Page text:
I’ve been on a bit of a popcorn bender lately. It all started innocently enough. One evening a few weeks ago I was settling in for the night, all snuggled up in my cozy comfy bed, when I came across an Alton Brown episode about popcorn. And then I started craving it. The only problem was that I’d never made popcorn the “old fashioned” stove top way. We had one of those air poppers when I was a kid that made something resembling the texture of fluffy cardboard, and I distinctly remember an alarming incident at my grandmother’s where we attempted to make popcorn in the fireplace with a fancy contraption from LL. Bean. My mother somehow managed to catch it on fire and melt off the little knob that served as the lid handle. And of course I’ve consumed my weight in the microwave brand, but there was something incredibly intimidating to me about making popcorn on top of my stove.
Fear of the unknown forced me to do what any clueless girl would. I polled all my girlfriends via mass email asking them to assuage my fears and impart on me all of the “knowledge and wisdom” I would need to make a yummy batch of popcorn (and not catch my kitchen on fire). These brilliant ladies all agreed with Alton Brown that the keys to great popcorn were lots of salt and good oil (but not too much). After a tentative start, and a few searing hot kernel burns (do not remove the pot lid too hastily) I did manage to make a pretty yummy first batch of popcorn and I didn’t even need to use any butter.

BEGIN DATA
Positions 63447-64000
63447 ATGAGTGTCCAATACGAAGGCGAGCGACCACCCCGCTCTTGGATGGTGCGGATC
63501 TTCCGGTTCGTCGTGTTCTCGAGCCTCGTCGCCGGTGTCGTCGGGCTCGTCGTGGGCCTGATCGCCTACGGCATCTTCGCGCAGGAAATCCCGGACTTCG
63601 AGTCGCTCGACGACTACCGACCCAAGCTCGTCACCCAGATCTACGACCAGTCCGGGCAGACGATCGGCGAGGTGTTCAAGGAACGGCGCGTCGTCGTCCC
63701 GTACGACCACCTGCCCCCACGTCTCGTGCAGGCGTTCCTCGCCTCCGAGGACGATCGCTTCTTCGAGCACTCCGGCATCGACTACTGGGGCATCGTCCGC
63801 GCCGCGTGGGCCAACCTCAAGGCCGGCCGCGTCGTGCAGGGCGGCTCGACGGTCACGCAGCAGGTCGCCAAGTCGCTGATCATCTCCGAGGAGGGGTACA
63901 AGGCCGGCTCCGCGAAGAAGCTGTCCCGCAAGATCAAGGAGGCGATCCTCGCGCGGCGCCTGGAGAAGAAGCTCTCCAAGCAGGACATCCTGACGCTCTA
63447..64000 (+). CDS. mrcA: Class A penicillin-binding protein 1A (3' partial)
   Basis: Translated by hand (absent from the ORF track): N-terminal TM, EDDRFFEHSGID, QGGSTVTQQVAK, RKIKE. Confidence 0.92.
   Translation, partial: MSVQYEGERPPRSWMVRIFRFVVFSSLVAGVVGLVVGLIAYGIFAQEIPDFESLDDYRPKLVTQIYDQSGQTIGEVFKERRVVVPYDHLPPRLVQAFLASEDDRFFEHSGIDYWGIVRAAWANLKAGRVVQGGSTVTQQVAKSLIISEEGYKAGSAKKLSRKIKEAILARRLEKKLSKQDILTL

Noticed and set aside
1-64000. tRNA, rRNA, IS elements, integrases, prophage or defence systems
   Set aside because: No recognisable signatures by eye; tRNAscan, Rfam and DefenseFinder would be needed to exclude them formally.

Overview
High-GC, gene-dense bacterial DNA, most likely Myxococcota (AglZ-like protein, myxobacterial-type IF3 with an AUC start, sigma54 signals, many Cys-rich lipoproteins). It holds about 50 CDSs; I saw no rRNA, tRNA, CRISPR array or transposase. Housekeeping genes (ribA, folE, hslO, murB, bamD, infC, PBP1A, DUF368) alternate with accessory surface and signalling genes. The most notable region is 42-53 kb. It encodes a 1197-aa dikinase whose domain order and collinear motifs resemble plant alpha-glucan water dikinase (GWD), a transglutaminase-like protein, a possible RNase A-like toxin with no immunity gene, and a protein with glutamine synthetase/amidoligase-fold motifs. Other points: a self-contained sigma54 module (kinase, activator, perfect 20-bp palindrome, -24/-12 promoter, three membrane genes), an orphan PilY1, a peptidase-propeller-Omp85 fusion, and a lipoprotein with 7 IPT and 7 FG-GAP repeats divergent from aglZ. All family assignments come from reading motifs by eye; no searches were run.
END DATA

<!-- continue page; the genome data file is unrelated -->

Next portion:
I definitely don’t recommend using a heavy pan to make popcorn. I practically gave myself carpel tunnel trying to shake one of my All-Clad saucepans. I switched to an old lightweight college cast off after that. It’s now become the official popcorn pan. I’m completely juvenile and really enjoy the fact that it has a see-through lid. I admit it. I totally dig being able to watch the corn popping.
On my way home from Crane Beach one weekend I even branched out a bit and bought some fancy “Crimson Jewel” dark colored popcorn kernels at Russell Farms (a local farm stand / winery). The popping of this corn finally allowed me to answer a nagging childhood question that was brought about by countless marathon readings of Tomie dePaola’s The Popcorn Book. Of course I’ve always known deep down that all popcorn pops into snowy white kernels, but the five-year-old Erin that still exists somewhere inside of me was a bit skeptical. Fortunately grown-up Erin now has delicious proof.
Big Fluffy Results